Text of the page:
According to research by the Law Society, there is a worrying level of confusion among solicitors in their approach towards capital allowances, which could leave them open to risks ranging from loss of income, to client complaints and litigation.
The data reveals that almost three in four (73%) are unlikely to draw their client’s attention to the importance of the capital allowances, while almost four in 10 (37%) solicitors believe it isn’t their responsibility to ensure that capital allowances are assessed. And of those that are willing to explore the tax relief, only 2% admit to taking the initiative to instructing a capital allowances specialist.
Investigating the impact of the new Finance Act 2012, which came into force in April last year, a staggering four in five (80%) solicitors aren’t aware of all the legislative changes on the way capital allowances are claimed during a commercial property transaction. This could be a contributing factor to the £2.1bn that has already been lost by UK commercial property owners. The figures has risen £0.5bn in the Q1 2015.
Although there is a lack of awareness and perhaps a trend of passing the buck, there is an appetite among the legal profession to understand capital allowances more. The survey of professionals revealed that seven in 10 (70%) solicitors would like to know more about this tax relief available to commercial property owners.
Those solicitors who embrace capital allowances relief can expect it to position them as trusted advisors, drive increased customer satisfaction and be lucrative for both themselves and their clients. Although 53% of respondents predicted a growth in transaction volume over the next 12 months, those who were more complacent about capital allowances were more likely to expect a slowing growth rate in the future.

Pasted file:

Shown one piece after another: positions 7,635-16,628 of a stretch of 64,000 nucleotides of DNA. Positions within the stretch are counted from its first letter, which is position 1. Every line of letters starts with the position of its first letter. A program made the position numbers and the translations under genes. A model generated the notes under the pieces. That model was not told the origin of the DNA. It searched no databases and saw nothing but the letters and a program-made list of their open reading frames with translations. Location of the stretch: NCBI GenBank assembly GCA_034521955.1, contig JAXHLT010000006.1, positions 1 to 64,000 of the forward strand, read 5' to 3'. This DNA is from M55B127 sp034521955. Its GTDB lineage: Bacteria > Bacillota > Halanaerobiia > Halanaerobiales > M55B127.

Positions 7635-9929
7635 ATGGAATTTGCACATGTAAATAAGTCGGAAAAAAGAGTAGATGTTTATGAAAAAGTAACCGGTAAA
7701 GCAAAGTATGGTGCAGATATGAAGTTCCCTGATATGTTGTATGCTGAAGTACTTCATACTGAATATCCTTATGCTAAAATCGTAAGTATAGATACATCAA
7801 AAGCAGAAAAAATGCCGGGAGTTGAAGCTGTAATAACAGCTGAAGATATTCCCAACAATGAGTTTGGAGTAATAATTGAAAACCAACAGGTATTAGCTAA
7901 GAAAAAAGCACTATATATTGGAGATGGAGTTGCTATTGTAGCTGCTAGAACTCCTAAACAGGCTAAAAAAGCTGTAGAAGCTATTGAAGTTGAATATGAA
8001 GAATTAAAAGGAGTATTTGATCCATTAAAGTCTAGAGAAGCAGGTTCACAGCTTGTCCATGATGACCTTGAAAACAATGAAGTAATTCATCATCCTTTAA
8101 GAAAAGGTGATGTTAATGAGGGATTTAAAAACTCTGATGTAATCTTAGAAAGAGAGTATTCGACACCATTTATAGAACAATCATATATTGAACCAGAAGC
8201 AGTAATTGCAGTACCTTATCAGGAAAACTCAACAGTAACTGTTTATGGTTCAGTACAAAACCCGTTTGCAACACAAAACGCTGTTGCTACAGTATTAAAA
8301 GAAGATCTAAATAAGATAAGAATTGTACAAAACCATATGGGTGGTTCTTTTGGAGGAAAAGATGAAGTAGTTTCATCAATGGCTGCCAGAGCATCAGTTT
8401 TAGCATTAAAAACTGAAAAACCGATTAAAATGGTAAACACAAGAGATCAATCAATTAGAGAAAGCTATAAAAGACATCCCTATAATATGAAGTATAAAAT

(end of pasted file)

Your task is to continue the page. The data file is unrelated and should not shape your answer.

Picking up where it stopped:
It was generally accepted that there is an acute need for a greater awareness of this complex tax area, and in particular, its effect on transactions and the extent to which solicitors are compliant.
"Solicitors have a specialist role just as GPs have a duty of care towards their patients. As the legal counsel, a solicitor plays a pivotal role in guiding a client when intending to buy or sell a commercial property. This means the solicitor has a duty to be aware of capital allowances. Remaining silent, and failing to alert clients of these new rules, could certainly bring their professionalism at disrepute."
Ian White, Chair of the Law Society's property section committee, said: "This report demonstrates that attitudes towards capital allowances differ significantly between solicitors who take action only to avoid risks such as litigation, and those who are embracing the changes and seeing the commercial benefits. "Capital allowances work is beneficial to both solicitors and their clients. It need not delay property transactions, so I would urge all solicitors involved in commercial property transactions to make the most of capital allowance relief.
"Capital allowances are available to any business incurring capital expenditure from buying commercial property. Commercial property owners are entitled to a tax relief in the form of capital allowances on qualifying items. Solicitors have been obliged to raise the issue of capital allowances relief since April 2014.
"Solicitors have a duty to provide advice to clients on capital allowances.